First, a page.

It's no secret that the legislature's failure to produce a school finance bill hurts Rick Perry.
William McKenzie writes in a DMN column:
That sound you hear from Austin is a door swinging open, plenty wide enough for Kay Bailey Hutchison to barge right through.
Gov. Rick Perry has had every chance this session to lead legislators to a plan that answers the state's school funding shortfall, effectively closing Ms. Hutchison out of a gubernatorial primary challenge. Instead, he talks mostly about new academic and financial standards for schools. He appears content with the Legislature's funding proposals.
Unlike Comptroller Carole Keeton Strayhorn, who's more likely to enter the GOP governor's race because she darn well wants to, Ms. Hutchison doesn't want to take this big leap without the right opening. She sells well across Texas, drawing about two-thirds of the votes in her Senate races. She particularly resonates with suburban voters, including women in places like Plano who place a high priority on their children's schools.
Before the 2005 Legislature, Mr. Perry gave her some daylight. After an impressive stint as lieutenant governor in 1999, his first session as governor in 2001 ended with strained feelings because he vetoed a ton of bills. His swift pen angered even supporters.
Then came 2003 and the Legislature's mean budget battle. With the governor's backing, the House took deep cuts out of programs that help kids and the elderly. The House's approach pretty much prevailed because the governor didn't want legislators to raise taxes.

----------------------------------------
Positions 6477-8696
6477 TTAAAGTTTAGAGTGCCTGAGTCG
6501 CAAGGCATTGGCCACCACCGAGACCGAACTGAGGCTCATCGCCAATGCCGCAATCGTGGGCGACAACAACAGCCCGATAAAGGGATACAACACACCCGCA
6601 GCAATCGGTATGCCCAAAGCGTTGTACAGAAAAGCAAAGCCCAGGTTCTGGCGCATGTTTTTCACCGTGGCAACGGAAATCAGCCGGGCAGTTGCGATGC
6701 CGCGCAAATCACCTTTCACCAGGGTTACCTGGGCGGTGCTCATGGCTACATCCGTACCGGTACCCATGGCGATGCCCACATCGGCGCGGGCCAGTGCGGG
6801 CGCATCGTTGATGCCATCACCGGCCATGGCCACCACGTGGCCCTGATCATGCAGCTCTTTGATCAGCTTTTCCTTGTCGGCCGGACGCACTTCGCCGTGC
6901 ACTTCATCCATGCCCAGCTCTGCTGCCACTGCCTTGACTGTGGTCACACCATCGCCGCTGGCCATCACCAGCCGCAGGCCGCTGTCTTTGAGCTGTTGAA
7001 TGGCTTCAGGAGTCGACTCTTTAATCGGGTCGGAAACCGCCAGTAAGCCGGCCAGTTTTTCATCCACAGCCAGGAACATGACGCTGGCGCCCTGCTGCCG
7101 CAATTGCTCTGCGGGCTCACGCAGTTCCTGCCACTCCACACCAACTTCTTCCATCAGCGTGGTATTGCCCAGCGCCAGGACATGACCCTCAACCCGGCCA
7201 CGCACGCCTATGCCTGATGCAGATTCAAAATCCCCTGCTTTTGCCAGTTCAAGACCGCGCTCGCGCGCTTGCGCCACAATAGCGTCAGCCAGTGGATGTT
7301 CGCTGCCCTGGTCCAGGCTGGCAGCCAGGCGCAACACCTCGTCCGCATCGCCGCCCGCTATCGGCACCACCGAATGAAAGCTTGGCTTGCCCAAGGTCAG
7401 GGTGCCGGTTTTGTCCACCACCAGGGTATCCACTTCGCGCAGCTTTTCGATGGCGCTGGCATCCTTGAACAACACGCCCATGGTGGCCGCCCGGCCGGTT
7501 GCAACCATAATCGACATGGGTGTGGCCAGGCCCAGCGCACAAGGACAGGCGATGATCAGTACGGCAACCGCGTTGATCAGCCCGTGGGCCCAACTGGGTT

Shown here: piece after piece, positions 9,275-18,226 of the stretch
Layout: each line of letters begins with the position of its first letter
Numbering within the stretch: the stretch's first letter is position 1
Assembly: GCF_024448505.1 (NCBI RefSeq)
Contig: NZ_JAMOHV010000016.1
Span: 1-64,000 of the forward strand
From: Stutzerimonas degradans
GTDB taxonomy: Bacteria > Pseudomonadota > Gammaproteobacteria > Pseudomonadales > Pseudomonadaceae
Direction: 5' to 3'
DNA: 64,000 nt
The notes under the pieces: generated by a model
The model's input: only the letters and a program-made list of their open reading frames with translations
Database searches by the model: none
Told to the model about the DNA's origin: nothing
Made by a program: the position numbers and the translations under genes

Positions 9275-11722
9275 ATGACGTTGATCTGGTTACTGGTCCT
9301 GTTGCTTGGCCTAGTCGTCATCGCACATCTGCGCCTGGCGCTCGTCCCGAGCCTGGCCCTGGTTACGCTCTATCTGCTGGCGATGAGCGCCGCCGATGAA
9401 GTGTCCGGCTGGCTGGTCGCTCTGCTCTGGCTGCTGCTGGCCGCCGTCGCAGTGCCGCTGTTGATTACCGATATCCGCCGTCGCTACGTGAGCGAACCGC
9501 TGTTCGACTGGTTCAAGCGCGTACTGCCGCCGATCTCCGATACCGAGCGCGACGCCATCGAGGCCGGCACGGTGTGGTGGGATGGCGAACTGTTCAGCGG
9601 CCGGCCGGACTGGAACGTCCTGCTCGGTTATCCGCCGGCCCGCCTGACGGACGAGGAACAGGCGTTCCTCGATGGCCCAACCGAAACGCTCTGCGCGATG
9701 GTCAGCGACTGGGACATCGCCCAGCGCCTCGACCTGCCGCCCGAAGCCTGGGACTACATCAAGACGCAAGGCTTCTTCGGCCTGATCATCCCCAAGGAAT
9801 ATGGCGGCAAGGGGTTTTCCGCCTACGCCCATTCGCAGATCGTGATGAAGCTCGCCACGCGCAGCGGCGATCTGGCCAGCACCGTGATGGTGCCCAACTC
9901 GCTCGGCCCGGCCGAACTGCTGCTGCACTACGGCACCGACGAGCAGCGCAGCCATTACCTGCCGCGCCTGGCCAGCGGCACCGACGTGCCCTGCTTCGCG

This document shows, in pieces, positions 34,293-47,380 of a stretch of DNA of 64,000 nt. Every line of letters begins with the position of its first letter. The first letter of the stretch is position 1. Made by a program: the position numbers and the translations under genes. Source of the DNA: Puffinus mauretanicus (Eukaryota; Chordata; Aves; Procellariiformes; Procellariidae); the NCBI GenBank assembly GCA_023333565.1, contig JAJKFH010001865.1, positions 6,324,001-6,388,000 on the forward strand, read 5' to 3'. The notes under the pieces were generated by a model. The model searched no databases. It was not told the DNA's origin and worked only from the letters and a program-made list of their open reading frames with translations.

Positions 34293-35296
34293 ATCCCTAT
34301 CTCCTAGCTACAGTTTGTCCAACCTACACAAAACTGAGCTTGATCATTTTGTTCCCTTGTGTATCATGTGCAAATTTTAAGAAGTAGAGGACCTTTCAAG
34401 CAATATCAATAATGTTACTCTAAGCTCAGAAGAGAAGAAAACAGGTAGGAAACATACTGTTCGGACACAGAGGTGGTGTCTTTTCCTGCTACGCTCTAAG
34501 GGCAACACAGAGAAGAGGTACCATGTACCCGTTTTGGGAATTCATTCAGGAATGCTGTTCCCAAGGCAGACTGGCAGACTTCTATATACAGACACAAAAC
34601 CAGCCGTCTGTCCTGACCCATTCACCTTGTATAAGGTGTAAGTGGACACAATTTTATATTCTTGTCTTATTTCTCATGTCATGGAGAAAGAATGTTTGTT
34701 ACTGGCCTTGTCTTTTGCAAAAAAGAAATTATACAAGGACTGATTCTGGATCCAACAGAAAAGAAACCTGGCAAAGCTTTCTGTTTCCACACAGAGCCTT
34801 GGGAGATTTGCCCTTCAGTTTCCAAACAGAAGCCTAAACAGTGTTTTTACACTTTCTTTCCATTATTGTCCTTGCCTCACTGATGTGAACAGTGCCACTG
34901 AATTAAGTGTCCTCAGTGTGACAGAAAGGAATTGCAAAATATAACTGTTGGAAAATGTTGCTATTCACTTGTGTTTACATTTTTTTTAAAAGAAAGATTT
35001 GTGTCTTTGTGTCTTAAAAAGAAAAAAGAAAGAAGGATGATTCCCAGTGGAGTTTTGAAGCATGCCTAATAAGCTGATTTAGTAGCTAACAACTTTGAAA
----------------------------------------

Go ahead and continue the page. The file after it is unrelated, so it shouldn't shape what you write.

Mr. Perry's no-new-taxes theme continues in the school finance debate, fed by the anti-tax movement that conservative advocate Grover Norquist and others in Washington have turned into a cottage industry. "Everyone in Austin's been Norquistized," says one business leader.
But here's the rub: Schools don't get fixed without enough money. If Mr. Perry keeps low-balling the state's education investment over the next month – and if GOP Lt. Gov. David Dewhurst can't get the governor and House to budge – Ms. Hutchison has ample room to run. She can make the case that the governor didn't lead the state into the future.
Color me skeptical about McKenzie's column. McKenzie advocates that if Perry wants to be re-elected, then the guv ought raise taxes to pay for increased expenditures.
I'm very skeptical of the notion that GOP primary voters are clamoring for more state taxes, regardless of where the money is spent.
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